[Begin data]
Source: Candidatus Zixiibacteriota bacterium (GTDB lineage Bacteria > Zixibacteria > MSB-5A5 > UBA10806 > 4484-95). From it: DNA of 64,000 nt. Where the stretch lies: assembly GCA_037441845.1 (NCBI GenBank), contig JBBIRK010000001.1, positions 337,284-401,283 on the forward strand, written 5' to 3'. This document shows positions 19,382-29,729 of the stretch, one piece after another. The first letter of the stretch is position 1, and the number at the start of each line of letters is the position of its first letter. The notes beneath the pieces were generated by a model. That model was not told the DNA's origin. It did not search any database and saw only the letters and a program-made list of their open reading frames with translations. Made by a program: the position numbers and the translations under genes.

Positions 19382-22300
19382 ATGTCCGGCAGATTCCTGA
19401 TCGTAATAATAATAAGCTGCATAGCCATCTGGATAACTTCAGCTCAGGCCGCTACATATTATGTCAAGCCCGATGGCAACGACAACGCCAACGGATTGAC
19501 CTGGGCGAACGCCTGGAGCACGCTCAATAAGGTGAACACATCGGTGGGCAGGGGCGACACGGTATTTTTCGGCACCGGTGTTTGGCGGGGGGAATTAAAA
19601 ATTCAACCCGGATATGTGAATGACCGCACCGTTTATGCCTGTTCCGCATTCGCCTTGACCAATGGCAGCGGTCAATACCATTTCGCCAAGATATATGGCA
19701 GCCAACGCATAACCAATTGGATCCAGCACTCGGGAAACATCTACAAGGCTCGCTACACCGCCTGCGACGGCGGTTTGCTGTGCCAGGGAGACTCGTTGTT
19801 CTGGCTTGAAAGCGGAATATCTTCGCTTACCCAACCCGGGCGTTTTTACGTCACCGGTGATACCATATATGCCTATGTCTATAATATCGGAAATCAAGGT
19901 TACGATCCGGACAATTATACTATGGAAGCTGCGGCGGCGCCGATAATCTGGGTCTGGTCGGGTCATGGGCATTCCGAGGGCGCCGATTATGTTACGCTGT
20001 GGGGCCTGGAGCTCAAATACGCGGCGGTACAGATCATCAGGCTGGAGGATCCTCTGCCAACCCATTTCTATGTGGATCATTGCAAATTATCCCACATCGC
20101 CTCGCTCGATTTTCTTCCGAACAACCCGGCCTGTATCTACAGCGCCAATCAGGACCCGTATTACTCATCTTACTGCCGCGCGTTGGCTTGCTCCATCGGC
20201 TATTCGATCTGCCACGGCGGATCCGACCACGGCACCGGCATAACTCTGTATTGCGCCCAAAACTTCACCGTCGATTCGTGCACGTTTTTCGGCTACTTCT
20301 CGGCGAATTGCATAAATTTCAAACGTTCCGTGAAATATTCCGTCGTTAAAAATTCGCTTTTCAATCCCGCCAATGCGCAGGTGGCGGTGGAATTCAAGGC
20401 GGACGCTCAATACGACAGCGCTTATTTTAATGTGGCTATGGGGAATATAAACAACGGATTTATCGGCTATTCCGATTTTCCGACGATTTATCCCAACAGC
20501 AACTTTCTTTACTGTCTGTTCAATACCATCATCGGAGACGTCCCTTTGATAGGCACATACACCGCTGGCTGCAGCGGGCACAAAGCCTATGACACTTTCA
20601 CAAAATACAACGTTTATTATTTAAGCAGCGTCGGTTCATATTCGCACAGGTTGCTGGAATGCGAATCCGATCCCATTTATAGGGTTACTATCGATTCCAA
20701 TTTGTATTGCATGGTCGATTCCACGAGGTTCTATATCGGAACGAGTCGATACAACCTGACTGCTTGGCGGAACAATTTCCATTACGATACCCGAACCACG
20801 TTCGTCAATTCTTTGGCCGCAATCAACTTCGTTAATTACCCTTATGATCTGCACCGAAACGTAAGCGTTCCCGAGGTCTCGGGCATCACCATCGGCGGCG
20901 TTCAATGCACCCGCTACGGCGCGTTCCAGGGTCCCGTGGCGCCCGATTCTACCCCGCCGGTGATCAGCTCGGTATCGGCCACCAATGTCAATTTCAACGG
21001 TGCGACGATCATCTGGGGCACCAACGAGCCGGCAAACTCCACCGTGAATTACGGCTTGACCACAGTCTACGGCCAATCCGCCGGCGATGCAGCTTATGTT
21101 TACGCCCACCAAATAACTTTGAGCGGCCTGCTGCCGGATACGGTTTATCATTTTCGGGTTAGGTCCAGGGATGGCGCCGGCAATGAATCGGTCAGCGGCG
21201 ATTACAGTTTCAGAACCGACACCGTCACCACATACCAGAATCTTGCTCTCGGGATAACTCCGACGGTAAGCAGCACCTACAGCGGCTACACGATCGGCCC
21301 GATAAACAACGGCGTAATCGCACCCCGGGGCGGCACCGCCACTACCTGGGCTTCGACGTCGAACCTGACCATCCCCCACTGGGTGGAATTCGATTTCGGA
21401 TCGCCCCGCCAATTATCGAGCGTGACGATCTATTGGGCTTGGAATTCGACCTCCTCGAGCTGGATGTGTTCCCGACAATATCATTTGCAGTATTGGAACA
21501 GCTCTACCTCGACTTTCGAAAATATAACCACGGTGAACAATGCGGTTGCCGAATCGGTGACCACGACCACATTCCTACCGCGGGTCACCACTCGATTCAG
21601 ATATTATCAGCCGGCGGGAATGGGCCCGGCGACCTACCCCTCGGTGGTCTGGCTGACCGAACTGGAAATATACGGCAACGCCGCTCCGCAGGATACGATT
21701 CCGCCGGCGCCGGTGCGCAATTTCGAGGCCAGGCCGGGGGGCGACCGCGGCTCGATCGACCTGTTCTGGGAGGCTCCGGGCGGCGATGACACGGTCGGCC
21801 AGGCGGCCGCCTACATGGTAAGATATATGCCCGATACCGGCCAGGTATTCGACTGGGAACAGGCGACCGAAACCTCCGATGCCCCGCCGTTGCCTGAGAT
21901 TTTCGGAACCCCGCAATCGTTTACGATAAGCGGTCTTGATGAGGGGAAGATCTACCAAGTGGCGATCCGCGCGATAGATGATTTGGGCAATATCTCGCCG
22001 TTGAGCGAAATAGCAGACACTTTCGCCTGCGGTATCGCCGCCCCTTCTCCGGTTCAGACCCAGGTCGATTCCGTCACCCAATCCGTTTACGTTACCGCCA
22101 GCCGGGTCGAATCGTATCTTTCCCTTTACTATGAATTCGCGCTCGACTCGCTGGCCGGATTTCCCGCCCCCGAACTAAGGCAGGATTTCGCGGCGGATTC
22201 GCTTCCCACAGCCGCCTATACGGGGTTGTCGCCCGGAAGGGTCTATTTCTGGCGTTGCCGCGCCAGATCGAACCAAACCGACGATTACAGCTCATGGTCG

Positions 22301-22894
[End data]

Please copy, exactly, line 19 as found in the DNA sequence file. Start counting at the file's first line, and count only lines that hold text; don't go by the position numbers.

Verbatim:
20901 TTCAATGCACCCGCTACGGCGCGTTCCAGGGTCCCGTGGCGCCCGATTCTACCCCGCCGGTGATCAGCTCGGTATCGGCCACCAATGTCAATTTCAACGG